It may be a cliché that the French are proud of Molière's language, as the old adage goes, but it continues to prove true. Take January's 'Francomat' competition, organised by Alain Joyandet. Since 30 March, students have been replacing five lexical anglicisms with made-up words, under the leadership of a jury presided over by the writer Jean-Christophe Rufin and made up of rappers like MC Solaar or Sapho. The Youtube videos will no longer cause a buzz on the French net, but a ramdam, in a word taken from Arabic. Gone are the days of the chat: instead, students will l’éblabla or tchatche. Those who enjoy tuning (souping up cars) will from now on do bolidage. French anoraks (franoraks?) who get newsletters from online papers will need to get used to infolettres (a contraction of the words information and letter) or boletíns in Spanish. Those who listen to talks via podcast will now listen to débats.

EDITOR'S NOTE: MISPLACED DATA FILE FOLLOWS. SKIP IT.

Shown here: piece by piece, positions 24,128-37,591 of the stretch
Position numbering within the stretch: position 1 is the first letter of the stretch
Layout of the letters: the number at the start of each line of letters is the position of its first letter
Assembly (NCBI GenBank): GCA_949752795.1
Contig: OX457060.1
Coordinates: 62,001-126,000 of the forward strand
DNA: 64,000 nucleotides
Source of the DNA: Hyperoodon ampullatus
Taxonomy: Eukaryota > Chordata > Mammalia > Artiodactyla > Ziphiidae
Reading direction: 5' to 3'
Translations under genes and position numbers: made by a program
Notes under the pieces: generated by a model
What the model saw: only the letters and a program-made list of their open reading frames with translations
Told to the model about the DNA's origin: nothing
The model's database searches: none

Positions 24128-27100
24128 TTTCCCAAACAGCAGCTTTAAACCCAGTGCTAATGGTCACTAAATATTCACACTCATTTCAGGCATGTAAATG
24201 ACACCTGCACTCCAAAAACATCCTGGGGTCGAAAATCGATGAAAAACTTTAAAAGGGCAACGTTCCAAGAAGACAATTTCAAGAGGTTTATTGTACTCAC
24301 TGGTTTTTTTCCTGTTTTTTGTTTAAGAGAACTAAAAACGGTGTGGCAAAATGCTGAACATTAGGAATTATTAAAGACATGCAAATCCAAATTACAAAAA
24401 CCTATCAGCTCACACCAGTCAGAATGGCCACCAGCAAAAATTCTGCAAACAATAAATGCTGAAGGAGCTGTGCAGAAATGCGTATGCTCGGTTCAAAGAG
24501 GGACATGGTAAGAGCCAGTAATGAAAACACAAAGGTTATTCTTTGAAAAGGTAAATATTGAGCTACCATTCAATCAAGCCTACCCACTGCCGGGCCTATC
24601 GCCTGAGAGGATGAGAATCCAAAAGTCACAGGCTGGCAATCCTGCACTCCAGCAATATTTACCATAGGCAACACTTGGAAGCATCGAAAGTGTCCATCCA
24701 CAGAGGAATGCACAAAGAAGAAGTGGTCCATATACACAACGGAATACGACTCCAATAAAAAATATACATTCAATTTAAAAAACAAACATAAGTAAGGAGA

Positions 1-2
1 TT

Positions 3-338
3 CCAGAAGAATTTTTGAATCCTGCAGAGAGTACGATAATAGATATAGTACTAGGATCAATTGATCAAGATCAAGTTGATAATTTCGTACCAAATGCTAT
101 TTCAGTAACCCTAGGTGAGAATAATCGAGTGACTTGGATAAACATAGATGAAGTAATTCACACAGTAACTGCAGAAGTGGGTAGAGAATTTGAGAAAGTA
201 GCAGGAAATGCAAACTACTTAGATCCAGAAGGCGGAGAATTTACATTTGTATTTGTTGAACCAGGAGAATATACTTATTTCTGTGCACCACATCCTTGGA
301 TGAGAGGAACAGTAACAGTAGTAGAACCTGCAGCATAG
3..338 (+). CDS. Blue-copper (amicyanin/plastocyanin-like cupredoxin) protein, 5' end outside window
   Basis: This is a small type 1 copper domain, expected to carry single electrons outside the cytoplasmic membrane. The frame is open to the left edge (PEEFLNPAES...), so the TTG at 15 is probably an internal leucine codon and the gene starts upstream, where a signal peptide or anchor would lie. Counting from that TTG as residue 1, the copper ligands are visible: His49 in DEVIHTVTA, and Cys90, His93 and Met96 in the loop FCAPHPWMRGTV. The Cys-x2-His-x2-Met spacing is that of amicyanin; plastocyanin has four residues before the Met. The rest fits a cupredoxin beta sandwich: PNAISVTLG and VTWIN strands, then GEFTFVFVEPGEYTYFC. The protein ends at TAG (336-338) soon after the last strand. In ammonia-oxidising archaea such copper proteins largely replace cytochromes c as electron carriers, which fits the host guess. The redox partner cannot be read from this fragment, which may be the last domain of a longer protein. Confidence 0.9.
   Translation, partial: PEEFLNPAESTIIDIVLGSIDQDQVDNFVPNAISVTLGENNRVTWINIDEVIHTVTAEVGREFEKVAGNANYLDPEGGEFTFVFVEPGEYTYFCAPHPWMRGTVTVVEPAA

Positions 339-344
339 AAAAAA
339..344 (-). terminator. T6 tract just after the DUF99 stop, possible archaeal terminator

Germans don’t pose such questions over anglicisms: France’s neighbours will chatten until the cows come home. They have even created anglicisms, such as Handy (the mobile phone) that even English speakers don’t use! Italian falls somewhere between the other two languages. On one hand, Italian bloggers chattano (chat) during Annozero, Michele Santoro’s talk show, but each time prime minister Silvio Berlusconi steps out of his home, it’s described as a passaparola, not a buzz. The fact remains that Italian language pride goes even further. Beppe Severgnini, journalist for Corriere della Sera, likes to mock Italians who anglicise prolifically, especially in IT or industry. In his book Riscopriami l’italiano: lezioni semi serie ('Rediscover Italian: Half-Serious Lessons'), he wonder with false naivety: 'Why use the word brand when you can say marchio? Meeting and not riunione?' Anglophones must laugh at our pseudo-anglicisms. The 'buzz' or hype and a good video on Youtube will make viral history. Across the channel, this will surely not cause a 'ramdam'!